• 24 April 2020 – IFAM Briefing session for exporters 
    Tim Beresford, Deputy CEO Austrade and Michael Byrne, the IFAM Co-Ordinator General held an information session for exporters. The session covered the aim and objectives of IFAM, how it works and provided answers to questions submitted by participants. Listen to briefing 

  • 28 April 2020 – IFAM Briefing session for Freight Forwarders 
    Tim Beresford, Deputy CEO Austrade and Michael Byrne, the IFAM Co-Ordinator General held an information session for Freight Forwarders. The session covered the aim and objectives of IFAM, how the IFAM panel of providers was established and how all Freight Forwarders can support exporters under the mechanism. The briefing also answered questions submitted by participants.  Listen to briefing 

Note the briefing commences around 9 mins into the recording.  

For more information on IFAM and where these and future webinars may be posted, visit: https://www.austrade.gov.au/news/news/international-freight-assistance-mechanism.

 
24 April

Update - Foreign Investment Review Board operations under COVID-19

On Sunday 29 March 2020, the Treasurer announced two temporary changes to Australia’s foreign investment framework: all proposed foreign investments subject to the Foreign Acquisitions and Takeovers Act 1975 (the Act) would require approval, regardless of value; and to ensure sufficient time for screening applications, the FIRB would work with existing and new applicants to extend timeframes for reviewing applications from 30 days to up to six months. 

Australia continues to welcome and be open to foreign investment. Foreign investment will play a critical role in Australia’s recovery from this crisis – just as it has been critical to our long-term prosperity. 

FIRB has Q&As posted on the FIRB website. More will be addressed through an imminent update to the website’s guidance notes. 

To deal with the expected substantial increase in applications, FIRB are triaging cases using a risk-based approach and have brought on additional staff to manage the workload.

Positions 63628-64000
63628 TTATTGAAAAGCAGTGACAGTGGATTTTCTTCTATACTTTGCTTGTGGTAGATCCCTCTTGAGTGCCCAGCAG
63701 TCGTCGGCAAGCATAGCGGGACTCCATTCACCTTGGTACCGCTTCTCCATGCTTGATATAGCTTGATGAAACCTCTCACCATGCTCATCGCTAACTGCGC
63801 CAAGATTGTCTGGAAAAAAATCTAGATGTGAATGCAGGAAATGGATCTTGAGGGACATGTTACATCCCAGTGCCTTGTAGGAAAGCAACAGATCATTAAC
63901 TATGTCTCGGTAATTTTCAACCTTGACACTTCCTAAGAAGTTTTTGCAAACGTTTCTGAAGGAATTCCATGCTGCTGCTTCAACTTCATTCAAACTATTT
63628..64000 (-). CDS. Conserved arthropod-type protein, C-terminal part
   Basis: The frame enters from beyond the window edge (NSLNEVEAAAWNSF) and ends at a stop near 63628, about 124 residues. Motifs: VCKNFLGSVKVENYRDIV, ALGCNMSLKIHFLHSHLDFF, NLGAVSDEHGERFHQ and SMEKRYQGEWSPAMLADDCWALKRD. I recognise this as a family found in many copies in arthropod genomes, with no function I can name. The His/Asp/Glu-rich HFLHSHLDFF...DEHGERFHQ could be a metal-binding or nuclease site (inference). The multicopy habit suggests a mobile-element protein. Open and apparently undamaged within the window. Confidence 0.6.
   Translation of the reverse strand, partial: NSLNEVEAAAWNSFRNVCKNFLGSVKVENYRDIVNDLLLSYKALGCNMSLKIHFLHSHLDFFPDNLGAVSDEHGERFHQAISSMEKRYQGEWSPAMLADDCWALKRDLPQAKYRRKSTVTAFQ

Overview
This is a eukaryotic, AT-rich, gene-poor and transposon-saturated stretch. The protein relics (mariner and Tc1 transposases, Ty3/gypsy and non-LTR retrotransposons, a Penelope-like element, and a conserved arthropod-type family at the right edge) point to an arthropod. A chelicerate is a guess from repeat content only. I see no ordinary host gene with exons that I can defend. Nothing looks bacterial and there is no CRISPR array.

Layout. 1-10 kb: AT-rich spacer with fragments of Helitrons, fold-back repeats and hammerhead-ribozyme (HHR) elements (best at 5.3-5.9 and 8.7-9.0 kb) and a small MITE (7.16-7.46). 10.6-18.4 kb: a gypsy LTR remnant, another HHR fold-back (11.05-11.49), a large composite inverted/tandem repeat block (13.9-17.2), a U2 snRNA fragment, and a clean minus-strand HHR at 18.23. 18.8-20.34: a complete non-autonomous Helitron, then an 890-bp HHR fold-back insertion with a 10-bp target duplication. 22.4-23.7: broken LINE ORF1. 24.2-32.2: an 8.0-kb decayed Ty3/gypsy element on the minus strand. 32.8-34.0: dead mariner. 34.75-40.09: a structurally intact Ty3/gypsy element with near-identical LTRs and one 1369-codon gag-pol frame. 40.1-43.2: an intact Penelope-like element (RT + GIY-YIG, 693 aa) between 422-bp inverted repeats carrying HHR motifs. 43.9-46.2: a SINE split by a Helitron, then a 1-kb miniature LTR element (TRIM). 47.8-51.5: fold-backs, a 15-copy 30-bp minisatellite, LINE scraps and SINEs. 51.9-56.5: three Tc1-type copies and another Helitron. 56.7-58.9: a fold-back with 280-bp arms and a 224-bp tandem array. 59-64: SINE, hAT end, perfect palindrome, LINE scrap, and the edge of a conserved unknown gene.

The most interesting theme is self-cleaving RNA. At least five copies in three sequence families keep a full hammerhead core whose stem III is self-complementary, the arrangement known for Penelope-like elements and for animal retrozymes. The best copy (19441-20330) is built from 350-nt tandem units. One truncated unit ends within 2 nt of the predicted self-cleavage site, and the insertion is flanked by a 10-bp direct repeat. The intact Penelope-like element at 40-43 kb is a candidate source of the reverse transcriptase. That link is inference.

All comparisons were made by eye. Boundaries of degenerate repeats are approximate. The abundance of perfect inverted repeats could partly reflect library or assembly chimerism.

Finally, many investments that did not previously require screening now do. It is the responsibility of investors to understand how and if the framework applies to them, and to comply with it. If unsure, foreign investors should seek legal advice.  

Further information about the foreign investment framework, including these temporary measures, is available on the FIRB website. If investors or their advisers have further questions, they should not hesitate to contact FIRB by calling +61 2 6263 3795 or emailing firbenquiries@treasury.gov.au.  

15 April

Financial support to help Australian exporters bounce back

Australian exporters impacted by the COVID-19 crisis will now have access to business-saving loans between $250,000 and $50 million under a new $500 million capital facility to be administered by Export Finance Australia.  

The new COVID-19 Export Capital Facility will target loans to established and previously profitable exporters who, due to COVID-19, are unable to gain finance from commercial sources. 

In addition to the COVID-19 Export Capital Facility, Export Finance Australia will also provide assistance to its existing customers through access to credit and financial relief. 

For more information on Export Finance Australia, including how to apply for finance, visit the website or read the fact sheet below.

 

COVID-19 Export Capital Facility Factsheet

3 April

Exporter support package

Announced by Government: Earlier today, we announced that we are backing Australia’s agricultural, fisheries and tourism exporters through a $170 million support package. 

With worldwide travel restrictions and reductions in air passenger movements, the availability of air freight capacity to and from Australia has significantly reduced. 

We need to re-establish supply chains for our exporters and keep freight routes open which is crucial to getting our export sector back on its feet; helping to reduce job losses and support our economic recovery.